Optimistic realism in a vaccinated recovery

A roller-coaster of a year finished on a high note for the markets, and we start 2021 with a sense of relief that one of the most difficult years many of us have ever experienced is behind us.


Global equities finished a remarkable and challenging year in an upbeat mood, with the MSCI World making gains in December and posting positive returns for 2020 as a whole. This strong performance disguised a high level of volatility throughout the year.

Markets didn’t wait for positive news, like the arrival of vaccines. It was the commitment from central banks around the world to inject serious liquidity and governments providing unprecedented fiscal support that led to the snapback from April onward.

Thanks to downward pressure on interest rates, for much of the year there was a clear trend of ‘quality-growth’ companies outperforming more economically sensitive ‘cyclicals’ and less expensive ‘value’ shares. Everything changed again in November when the first of the COVID vaccines was announced. Markets saw a rapid rotation away from the companies that managed to benefit from lockdowns, back towards the stragglers. The imminent Biden US presidency added to the move back into cyclicals as they enjoy a more reflationary environment.

Finally, a tricky year was topped off by the last-minute signing of a trade deal between the UK and the EU. This boosted the performance of most UK shares, and particularly companies with a domestic focus.

Right outcome – wrong reason

At this time last year we foresaw a year of modest returns for global equities, which did come to fruition, but not in a way any of us could have ever dreamt of.  We didn’t foresee them losing a third of their value along the way, nor did we foresee the economic contractions that in many countries were the worst since the post-World War Two recession.

Thankfully, we began the year relatively cautiously. When COVID-19 spread around the world and markets plunged in March, our bias to growth, quality and defensive factors was fortuitous. Entering 2021, investment banks are repeating their theme from a year ago favouring deep-value and deep-cyclicality. Again, we’re sceptical. We think investments that lack structural or fundamental drivers, and with investment cases relying solely on the COVID recovery, should be avoided.

That doesn’t make us pessimists. We are optimistic, for sure, and we start 2021 with a sense of relief that one of most difficult years many of us have ever experienced – professionally and, for some, personally too – is behind us. The approval of COVID vaccines has changed the risk-reward profile of equities in 2021. Markets are probability weighting mechanisms after all, and the new spread of probabilities warrants a less cautious stance. We have upgraded our outlook on more cyclical markets such as Japan and Europe accordingly, and downgraded our outlook on defensive currencies such as the dollar and the yen.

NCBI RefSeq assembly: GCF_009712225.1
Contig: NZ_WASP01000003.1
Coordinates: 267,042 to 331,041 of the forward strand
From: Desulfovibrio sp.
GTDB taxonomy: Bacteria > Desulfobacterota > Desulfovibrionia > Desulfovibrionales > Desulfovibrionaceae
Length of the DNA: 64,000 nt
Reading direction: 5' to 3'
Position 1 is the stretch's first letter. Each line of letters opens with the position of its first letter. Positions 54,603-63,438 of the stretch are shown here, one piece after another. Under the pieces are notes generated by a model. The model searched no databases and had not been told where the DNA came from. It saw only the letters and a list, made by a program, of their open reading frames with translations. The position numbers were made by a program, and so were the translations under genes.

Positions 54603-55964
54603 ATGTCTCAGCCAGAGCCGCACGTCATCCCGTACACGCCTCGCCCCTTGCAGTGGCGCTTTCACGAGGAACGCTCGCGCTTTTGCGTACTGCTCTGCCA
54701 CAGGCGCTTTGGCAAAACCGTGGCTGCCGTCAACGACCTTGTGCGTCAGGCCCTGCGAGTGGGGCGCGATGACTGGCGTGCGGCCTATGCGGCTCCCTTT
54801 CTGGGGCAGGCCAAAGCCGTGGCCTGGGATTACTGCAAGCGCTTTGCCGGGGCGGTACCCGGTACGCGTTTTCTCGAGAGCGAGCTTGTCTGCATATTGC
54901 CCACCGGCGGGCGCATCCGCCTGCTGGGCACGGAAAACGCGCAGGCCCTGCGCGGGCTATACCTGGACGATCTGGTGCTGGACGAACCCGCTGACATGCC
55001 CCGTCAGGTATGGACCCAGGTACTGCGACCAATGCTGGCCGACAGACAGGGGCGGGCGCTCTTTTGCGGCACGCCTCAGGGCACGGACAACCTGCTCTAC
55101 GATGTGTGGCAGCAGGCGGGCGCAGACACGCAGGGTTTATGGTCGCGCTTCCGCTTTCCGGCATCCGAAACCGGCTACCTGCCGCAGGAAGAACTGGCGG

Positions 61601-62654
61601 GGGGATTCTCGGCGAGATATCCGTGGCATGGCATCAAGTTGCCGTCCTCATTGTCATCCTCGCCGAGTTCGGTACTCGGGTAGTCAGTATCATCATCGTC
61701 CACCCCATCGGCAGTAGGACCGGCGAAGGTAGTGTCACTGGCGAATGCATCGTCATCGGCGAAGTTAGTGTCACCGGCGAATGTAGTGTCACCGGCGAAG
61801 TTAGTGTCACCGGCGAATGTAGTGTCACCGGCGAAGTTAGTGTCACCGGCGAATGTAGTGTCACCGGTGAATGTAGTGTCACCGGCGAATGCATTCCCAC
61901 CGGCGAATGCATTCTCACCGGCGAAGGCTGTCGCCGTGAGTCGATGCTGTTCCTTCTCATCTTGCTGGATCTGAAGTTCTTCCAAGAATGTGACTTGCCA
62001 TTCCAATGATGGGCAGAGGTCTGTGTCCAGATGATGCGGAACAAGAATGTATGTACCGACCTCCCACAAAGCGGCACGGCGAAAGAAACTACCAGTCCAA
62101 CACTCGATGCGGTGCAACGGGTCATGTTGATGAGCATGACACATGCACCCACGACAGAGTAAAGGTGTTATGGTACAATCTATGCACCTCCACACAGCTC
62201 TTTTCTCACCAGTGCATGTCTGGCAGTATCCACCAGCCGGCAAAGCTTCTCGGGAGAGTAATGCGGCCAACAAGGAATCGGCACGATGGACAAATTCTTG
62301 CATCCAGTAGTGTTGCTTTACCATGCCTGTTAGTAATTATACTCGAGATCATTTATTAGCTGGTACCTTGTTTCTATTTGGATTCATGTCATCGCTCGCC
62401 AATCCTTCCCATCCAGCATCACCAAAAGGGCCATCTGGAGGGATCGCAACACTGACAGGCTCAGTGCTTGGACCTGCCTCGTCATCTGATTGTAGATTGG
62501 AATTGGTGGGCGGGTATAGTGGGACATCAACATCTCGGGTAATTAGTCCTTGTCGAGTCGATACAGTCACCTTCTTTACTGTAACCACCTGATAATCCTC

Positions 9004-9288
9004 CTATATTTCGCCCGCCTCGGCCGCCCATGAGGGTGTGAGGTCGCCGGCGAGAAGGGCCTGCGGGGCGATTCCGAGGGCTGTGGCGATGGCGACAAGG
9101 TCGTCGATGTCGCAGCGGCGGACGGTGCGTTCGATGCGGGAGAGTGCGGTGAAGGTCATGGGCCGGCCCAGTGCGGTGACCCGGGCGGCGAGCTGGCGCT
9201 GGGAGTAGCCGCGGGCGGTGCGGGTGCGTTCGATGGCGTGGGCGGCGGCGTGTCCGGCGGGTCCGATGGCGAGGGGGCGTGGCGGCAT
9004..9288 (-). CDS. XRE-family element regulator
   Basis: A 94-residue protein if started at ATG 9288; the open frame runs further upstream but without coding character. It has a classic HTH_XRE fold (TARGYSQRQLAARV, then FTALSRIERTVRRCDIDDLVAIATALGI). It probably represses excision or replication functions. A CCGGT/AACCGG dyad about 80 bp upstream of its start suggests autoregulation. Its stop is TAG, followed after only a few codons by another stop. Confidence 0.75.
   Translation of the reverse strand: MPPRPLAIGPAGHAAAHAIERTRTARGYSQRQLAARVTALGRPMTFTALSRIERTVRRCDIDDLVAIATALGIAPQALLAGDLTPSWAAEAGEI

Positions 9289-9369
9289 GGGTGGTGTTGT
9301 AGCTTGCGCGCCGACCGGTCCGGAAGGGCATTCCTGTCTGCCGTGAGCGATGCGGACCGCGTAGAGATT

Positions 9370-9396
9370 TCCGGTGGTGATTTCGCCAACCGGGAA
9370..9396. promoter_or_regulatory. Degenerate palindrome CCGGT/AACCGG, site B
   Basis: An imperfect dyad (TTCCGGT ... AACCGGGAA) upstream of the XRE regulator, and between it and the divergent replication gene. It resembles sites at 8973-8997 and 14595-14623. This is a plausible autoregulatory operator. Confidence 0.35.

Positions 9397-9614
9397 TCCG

Additional stay-at-home orders and social distancing measures designed to combat notably fierce new waves of infection and hospitalisation are compounding the declining economic trends we were already observing. Economic data surprises have had a strong correlation with equities over the last 11 months, so the prospect of negative surprises poses a risk. We think it makes sense to look to increase exposure to equities again throughout 2021, given the extremely low opportunity cost of owning them.  However, we must acknowledge this somewhat elevated risk of a market correction.

Brexit and the UK valuation gap

The Brexit deal is good news for UK assets. It shows the two sides can work together and it removes the threat of Brexit jeopardising the UK’s prospects for recovery from COVID. Business spending in the UK has lagged the recovery seen elsewhere in the developed economies by a large margin, and with new COVID restrictions further constraining the UK’s consumer services, it needs all other parts of the economy to be growing as quickly as they can.

Unfortunately, there is a long list of reasons why the UK may lag other major economies. Brexit only added to it. The UK has suffered the fourth-worst health outcome (behind only Belgium, Spain and Italy), and its economy is also more sensitive to COVID-related restrictions because of its larger consumer services sector. Our private sector is also more indebted than that of many other countries, which increases fragility and limits the capacity of firms to bounce back in a vaccinated world.

We think the valuation gap between UK and overseas equities could remain wide for the time being. The historical attractiveness of the UK’s high – and high-quality – dividend yield is more questionable today. And its outsized exposure to financial companies and oil and gas, whose profits have been held back by bigger structural forces for the last decade, could also limit any narrowing of this gap.

A more sustainable outlook

We are pleased to see that, far from derailing progress, the COVID crisis seems to have been a catalyst for a more sustainable approach to future growth among businesses, investors and policymakers. As we set out in our 2019 report Responsible capitalism, we see environmental, social and governance (ESG) factors as increasingly important in our management of investments for long-term returns. We firmly believe that having an additional ESG lens can help us improve risk-adjusted returns. Over the coming year, we’ll be building on our work to embed this extra layer of analysis into our day-to-day portfolio management.

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